Of course even with one of these tools, I’ll have to dedicate time for design and file formatting/importing through the software system.  I don’t mind that so much if the finished quality can be predictably high.   I’m not afraid of putting in time.  I’m more concerned with sinking a lot of time into something with an outcome of poor or substandard quality which causes me to ditch the whole thing altogether.

I have a sort of addiction to tools which has developed over the past couple of years.  I’m not crazy about it.  It’s not like I keep multiple sets of the same tool, but I do like having them on hand to accomplish what I need to without calling in a professional (if at all possible).  I’ve been buying them one at a time, as projects come up, but I’m trying to pull myself back from large purchases unless there is a long-term definitive need for them.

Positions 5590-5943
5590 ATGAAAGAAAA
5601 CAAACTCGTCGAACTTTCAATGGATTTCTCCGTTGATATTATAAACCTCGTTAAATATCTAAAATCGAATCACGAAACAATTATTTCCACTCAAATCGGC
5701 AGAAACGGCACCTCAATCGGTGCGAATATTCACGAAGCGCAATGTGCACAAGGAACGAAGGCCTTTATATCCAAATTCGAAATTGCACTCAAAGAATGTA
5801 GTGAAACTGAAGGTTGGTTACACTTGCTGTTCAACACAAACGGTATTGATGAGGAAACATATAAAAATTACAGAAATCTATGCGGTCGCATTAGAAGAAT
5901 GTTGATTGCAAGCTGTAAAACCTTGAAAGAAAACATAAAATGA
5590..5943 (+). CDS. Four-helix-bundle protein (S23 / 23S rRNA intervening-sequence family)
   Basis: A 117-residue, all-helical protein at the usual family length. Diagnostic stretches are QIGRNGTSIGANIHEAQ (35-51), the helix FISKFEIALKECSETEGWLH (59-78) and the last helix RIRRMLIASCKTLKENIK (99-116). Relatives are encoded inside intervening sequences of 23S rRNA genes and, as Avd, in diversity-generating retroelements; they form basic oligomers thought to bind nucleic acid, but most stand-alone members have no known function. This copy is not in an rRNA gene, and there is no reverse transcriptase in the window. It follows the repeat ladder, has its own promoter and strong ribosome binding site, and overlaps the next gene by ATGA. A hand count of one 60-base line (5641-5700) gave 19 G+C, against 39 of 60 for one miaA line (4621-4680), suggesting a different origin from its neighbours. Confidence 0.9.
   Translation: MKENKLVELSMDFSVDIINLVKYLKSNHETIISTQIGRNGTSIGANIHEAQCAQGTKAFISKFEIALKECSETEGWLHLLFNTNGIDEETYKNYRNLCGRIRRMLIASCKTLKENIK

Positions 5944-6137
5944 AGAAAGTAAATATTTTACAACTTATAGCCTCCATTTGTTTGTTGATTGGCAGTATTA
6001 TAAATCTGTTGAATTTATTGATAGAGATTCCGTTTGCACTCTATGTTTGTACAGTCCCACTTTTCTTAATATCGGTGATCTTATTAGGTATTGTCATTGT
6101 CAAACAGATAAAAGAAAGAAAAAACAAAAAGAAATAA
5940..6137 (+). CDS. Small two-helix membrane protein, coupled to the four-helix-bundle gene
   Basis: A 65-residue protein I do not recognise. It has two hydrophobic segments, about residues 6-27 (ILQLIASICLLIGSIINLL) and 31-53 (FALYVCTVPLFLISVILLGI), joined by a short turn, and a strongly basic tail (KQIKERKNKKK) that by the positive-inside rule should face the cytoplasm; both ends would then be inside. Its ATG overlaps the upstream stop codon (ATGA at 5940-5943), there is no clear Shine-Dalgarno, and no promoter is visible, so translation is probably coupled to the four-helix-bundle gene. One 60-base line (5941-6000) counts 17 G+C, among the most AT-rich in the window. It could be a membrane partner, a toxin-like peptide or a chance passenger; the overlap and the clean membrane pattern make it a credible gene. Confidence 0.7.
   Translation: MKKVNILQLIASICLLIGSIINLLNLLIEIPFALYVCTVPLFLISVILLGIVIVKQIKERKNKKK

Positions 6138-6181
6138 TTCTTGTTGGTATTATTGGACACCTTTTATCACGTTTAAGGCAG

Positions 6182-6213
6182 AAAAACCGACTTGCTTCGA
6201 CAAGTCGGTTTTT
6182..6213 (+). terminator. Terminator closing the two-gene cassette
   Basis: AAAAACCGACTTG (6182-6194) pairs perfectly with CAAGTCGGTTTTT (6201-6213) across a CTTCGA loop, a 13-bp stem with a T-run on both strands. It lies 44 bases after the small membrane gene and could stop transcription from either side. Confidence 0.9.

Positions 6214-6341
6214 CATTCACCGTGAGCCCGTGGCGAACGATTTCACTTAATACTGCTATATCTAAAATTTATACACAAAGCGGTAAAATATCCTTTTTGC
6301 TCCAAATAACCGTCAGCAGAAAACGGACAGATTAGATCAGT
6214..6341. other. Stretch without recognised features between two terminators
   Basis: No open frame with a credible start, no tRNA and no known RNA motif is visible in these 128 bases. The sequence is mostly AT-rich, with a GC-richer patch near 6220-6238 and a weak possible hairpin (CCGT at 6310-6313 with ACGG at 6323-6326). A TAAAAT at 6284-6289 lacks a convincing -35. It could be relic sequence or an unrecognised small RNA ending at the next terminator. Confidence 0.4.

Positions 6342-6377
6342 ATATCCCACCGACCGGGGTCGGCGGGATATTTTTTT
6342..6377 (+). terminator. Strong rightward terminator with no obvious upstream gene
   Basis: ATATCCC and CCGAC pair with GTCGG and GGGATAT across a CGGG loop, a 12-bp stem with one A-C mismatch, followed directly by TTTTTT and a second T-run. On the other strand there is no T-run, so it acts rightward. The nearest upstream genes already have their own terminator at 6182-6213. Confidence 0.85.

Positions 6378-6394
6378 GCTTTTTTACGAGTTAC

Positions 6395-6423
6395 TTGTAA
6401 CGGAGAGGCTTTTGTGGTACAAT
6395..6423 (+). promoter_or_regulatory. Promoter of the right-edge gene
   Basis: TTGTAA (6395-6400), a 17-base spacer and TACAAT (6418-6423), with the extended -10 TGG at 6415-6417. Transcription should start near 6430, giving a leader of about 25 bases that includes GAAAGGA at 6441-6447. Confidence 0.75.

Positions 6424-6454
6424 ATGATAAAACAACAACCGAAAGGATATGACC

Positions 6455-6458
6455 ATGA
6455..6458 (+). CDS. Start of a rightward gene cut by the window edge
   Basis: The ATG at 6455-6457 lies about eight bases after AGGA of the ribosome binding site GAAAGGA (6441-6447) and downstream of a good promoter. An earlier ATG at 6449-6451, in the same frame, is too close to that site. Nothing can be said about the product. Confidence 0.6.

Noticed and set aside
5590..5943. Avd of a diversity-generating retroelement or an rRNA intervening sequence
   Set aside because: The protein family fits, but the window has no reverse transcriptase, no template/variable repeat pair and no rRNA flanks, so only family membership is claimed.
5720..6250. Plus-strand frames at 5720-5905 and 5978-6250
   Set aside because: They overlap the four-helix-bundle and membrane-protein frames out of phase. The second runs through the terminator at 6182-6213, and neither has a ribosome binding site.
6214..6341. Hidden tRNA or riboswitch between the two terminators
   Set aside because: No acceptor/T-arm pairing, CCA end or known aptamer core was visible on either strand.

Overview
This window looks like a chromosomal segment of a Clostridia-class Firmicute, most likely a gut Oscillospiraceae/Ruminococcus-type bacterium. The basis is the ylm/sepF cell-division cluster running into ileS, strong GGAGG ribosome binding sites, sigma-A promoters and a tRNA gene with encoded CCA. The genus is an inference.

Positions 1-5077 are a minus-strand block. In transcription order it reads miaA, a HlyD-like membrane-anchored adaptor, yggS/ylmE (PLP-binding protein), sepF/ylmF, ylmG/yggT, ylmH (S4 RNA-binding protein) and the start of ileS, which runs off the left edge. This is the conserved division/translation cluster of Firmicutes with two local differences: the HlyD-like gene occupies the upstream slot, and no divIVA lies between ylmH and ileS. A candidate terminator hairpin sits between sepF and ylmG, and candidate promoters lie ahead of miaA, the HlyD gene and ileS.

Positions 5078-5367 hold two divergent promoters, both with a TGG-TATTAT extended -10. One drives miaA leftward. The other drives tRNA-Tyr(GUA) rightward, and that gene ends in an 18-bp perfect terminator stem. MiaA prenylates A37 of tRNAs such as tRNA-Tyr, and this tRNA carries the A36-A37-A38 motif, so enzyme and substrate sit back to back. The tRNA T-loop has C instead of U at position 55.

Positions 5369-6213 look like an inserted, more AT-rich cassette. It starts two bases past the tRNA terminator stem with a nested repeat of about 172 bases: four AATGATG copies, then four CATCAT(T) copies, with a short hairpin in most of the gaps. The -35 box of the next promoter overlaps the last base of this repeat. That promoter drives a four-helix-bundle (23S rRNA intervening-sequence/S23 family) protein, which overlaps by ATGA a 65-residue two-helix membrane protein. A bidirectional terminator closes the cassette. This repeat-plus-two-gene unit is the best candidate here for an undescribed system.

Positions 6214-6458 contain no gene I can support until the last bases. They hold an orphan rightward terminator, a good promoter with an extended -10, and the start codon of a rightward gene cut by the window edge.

Stiiiiiiill weighing whether or not a digital wood carver qualifies.

Bees Knees

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When I was a kid, I was afraid of bees.  Aside from the odd sting from playing outside and getting one caught in my sandal, they seemed to follow me at picnics or outdoor gatherings which collect the kind of sugary drinks they find irresistible.  They never really came after me to attack, just followed me around and landed on me, infringing on my personal bubble.